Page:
School District Cuts 9 Staff

High school, elementary principals face lay off, sports will be pay to play, parents to pay kindergarten tuition



Roy Sandoval


Jason Lobik


Kathe Ketchem

The Payson Unified School District will lay off nine people, including Payson High School Principal Roy Sandoval and Frontier Elementary School Principal Paula Patterson.

School officials said Monday night at their regular meeting that sports and other extracurricular activities will now be pay-to-play, with fees yet to be determined, and because of state cuts, parents will pay tuition for all day kindergarten next year.

The cuts only partially solve the district’s estimated $1.2 million deficit — which could grow yet another $1.2 million should voters defeat May’s statewide sales tax vote.

Superintendent Casey O’Brien said Monday’s decisions represented just two-thirds to three-quarters of the coming cutbacks.

“Sadly, unlike last year, a shortfall of this magnitude will not be solved with stimulus dollars or attrition,” said O’Brien. Eleven positions were eliminated last year without layoffs. Also, stimulus money allowed the district to create several new positions and even start a new early intervention program.

Monday evening’s meeting did not feature last year’s contained glee of skirting doom. This coming year has all along marked the time O’Brien has repeatedly warned about. Pain has come.

School board members prefaced the decisions with tearful condolences. Several members of the public addressed the board with brief, but futile pleas for various positions or people. The entire meeting lasted less than 30 minutes — one of the board’s shortest, yet most impacting.

“It is with deep sadness we are here,” said board member Viki Holmes, sounding on the verge of tears. “This is the most difficult meeting I’ve ever had to attend.”

Board member Barbara Underwood’s tears prompted her to ask member Rory Huff to read her statement. “Living in a small town makes this work more difficult,” Huff read, because members know these faces well.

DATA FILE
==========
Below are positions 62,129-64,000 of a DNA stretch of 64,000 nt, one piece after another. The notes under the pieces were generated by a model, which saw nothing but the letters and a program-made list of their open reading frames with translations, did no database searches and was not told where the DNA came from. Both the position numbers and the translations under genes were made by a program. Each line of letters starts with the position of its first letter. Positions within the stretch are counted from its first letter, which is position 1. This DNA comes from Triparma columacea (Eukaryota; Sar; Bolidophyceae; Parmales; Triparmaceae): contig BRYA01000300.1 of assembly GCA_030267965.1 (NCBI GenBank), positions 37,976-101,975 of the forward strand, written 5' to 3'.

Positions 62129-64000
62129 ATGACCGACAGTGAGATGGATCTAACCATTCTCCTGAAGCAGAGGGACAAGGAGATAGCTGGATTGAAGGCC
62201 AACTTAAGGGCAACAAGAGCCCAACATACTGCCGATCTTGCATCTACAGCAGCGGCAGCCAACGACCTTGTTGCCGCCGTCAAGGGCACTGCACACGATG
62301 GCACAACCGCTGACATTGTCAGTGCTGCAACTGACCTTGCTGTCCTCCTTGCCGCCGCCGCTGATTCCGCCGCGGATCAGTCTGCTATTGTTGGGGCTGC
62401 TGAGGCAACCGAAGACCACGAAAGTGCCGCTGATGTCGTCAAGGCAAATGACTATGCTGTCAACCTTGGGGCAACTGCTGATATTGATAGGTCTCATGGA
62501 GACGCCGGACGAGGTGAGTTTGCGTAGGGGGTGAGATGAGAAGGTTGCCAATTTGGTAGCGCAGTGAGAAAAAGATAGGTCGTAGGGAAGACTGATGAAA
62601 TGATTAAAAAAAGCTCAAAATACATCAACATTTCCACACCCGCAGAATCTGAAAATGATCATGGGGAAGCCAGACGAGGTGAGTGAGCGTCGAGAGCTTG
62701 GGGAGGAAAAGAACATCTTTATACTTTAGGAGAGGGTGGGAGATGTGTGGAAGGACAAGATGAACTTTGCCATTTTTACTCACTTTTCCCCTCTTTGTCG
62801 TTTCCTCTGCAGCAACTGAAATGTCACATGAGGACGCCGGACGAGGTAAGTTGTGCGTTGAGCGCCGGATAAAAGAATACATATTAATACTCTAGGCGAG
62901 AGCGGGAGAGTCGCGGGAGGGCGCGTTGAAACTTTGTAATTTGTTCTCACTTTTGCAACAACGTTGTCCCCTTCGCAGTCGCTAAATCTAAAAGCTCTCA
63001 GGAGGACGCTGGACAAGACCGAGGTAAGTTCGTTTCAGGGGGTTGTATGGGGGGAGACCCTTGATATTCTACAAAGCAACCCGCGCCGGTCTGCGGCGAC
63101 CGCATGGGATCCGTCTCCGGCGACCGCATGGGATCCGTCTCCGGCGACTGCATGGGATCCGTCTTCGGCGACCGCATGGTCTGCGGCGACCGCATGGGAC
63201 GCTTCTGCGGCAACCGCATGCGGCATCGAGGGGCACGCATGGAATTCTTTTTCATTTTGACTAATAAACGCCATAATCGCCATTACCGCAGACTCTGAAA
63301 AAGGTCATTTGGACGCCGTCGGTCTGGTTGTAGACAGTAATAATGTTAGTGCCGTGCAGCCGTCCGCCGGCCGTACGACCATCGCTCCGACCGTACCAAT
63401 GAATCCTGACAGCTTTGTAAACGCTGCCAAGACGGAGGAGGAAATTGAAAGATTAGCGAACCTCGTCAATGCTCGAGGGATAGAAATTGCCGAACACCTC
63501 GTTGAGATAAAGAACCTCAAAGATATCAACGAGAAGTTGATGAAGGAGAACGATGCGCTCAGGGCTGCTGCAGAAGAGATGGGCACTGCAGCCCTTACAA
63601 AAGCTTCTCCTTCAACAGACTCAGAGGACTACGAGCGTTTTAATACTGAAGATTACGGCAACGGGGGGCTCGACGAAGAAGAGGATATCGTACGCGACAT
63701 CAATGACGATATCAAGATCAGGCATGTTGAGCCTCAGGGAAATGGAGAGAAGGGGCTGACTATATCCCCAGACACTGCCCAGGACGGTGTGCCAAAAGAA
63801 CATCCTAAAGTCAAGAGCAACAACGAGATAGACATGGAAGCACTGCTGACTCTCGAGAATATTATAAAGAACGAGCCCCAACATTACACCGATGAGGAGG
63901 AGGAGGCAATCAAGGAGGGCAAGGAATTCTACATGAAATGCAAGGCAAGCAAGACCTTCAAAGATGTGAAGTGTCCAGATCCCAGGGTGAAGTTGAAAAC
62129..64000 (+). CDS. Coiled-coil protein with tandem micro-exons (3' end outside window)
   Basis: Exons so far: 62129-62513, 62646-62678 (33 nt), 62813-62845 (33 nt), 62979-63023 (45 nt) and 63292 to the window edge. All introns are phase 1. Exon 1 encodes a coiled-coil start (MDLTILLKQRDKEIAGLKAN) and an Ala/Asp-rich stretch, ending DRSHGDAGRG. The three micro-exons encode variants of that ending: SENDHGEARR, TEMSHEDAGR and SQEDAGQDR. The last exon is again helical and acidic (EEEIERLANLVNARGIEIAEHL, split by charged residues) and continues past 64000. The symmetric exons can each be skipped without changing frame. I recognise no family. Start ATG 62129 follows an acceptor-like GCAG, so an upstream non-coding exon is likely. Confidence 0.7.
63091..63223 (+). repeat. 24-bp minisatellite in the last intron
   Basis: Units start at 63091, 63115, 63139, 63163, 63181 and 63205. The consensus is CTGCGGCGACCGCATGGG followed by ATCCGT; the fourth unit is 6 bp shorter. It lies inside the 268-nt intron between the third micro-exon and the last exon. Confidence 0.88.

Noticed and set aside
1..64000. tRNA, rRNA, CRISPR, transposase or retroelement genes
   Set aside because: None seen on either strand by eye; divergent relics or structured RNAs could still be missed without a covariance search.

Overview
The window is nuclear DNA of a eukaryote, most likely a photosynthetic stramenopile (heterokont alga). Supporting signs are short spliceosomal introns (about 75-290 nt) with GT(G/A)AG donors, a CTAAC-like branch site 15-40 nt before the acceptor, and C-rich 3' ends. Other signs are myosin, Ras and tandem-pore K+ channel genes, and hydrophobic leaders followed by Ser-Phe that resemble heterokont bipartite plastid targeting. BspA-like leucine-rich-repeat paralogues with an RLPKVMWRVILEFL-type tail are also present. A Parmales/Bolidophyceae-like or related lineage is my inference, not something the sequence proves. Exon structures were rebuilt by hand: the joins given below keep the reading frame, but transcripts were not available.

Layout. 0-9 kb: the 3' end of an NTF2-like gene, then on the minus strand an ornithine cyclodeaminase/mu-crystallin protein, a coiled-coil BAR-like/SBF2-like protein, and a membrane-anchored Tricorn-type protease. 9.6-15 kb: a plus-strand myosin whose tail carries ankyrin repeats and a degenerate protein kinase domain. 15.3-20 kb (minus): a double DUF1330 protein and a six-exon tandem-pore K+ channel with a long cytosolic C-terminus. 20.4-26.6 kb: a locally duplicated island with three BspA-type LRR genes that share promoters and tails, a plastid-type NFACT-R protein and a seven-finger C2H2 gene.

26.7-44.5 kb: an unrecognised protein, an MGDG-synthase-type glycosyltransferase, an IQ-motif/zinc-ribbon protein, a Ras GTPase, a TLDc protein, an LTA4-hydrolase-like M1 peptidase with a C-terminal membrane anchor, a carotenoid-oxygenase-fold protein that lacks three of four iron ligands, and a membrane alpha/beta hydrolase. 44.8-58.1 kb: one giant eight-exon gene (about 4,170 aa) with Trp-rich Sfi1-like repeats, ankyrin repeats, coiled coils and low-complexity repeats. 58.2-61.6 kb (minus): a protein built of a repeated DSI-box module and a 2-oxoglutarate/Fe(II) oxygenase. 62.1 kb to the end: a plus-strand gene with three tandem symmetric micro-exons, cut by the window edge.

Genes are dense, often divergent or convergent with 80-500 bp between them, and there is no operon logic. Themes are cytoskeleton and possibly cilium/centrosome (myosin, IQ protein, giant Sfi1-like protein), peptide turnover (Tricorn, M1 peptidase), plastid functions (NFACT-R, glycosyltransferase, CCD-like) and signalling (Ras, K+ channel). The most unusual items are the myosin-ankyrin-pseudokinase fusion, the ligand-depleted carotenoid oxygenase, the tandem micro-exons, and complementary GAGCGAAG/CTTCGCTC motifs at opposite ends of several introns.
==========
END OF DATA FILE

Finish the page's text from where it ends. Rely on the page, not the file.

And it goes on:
Two gentlemen spoke on Sandoval’s behalf during the public comment period, and Rim Country Middle School librarian Barbara Potvin sent in a written statement about the importance of librarians and how the impacts of eliminating those positions would likely cause long-term detriment to the district.

Potvin was one of those laid off.

All told, four administrators lost jobs Monday night — district Curriculum Director Kathy Kay and PHS athletic director and assistant principal Jason Lobik along with Patterson and Sandoval.

Payson Center for Success Principal Kathe Ketchem will oversee both her school and PHS; Payson Elementary School Will Dunman will oversee FES.

PHS also lost librarian Greg Larkins and attendance secretary Joanne Lopac.

O’Brien’s wife, Priscilla, also lost her part-time Spanish teaching job.

“I’m not going to ask anybody else to do anything I wouldn’t do,” O’Brien said about laying off his wife.

So far, the district has aimed cuts away from the classroom. However, O’Brien said cutting more administrative positions is impossible. “We’re really down to the bone — we’ve cut into the bone, actually.”

He also said the cuts aren’t sustainable. Although they’ll work for the next year or two out of necessity, O’Brien said asking people to continue with that much extra work isn’t tenable.

“The great news is that we have the override,” he continued. “I can’t even get my head around what we would do without the override.”

Voters recently agreed to reinstate a $1.2 million schools override they originally flunked in 2008.

The next huge variable is May’s sales tax vote. O’Brien said cutting salaries isn’t on the table because the district needs to remain competitive in attracting teachers.

Originally, school officials believed the shortfall would amount to less than now estimated. However, a continued enrollment drop coupled with rising insurance costs and fewer federal funds worsened the budget shortfall.

O’Brien said choices were made by taking input from those in the district and also by examining who could manage the best.


Dan Varnes 6 years, 9 months ago

At first read, I thought that this was an early April Fool's joke.

More and more layoffs are happening, businesses are closing or floundering and the brilliant minds in our local government can't wait to raise our hotel taxes, our car rental taxes and our water rates.

Brilliant... just brilliant.


Jimi Alexander 6 years, 9 months ago

This is proof enough why Prop. 100 needs to pass and usher in some relief for our schools. I don't care what one's stance is on fiscal responsibility; it is simply unfair, unreasonable, and unhealthy to force school administrators to bear this kind of burden. Having to manage two schools at once? If you don't think this is going to impact educational quality in our town, your head's either in the clouds or in the sand.


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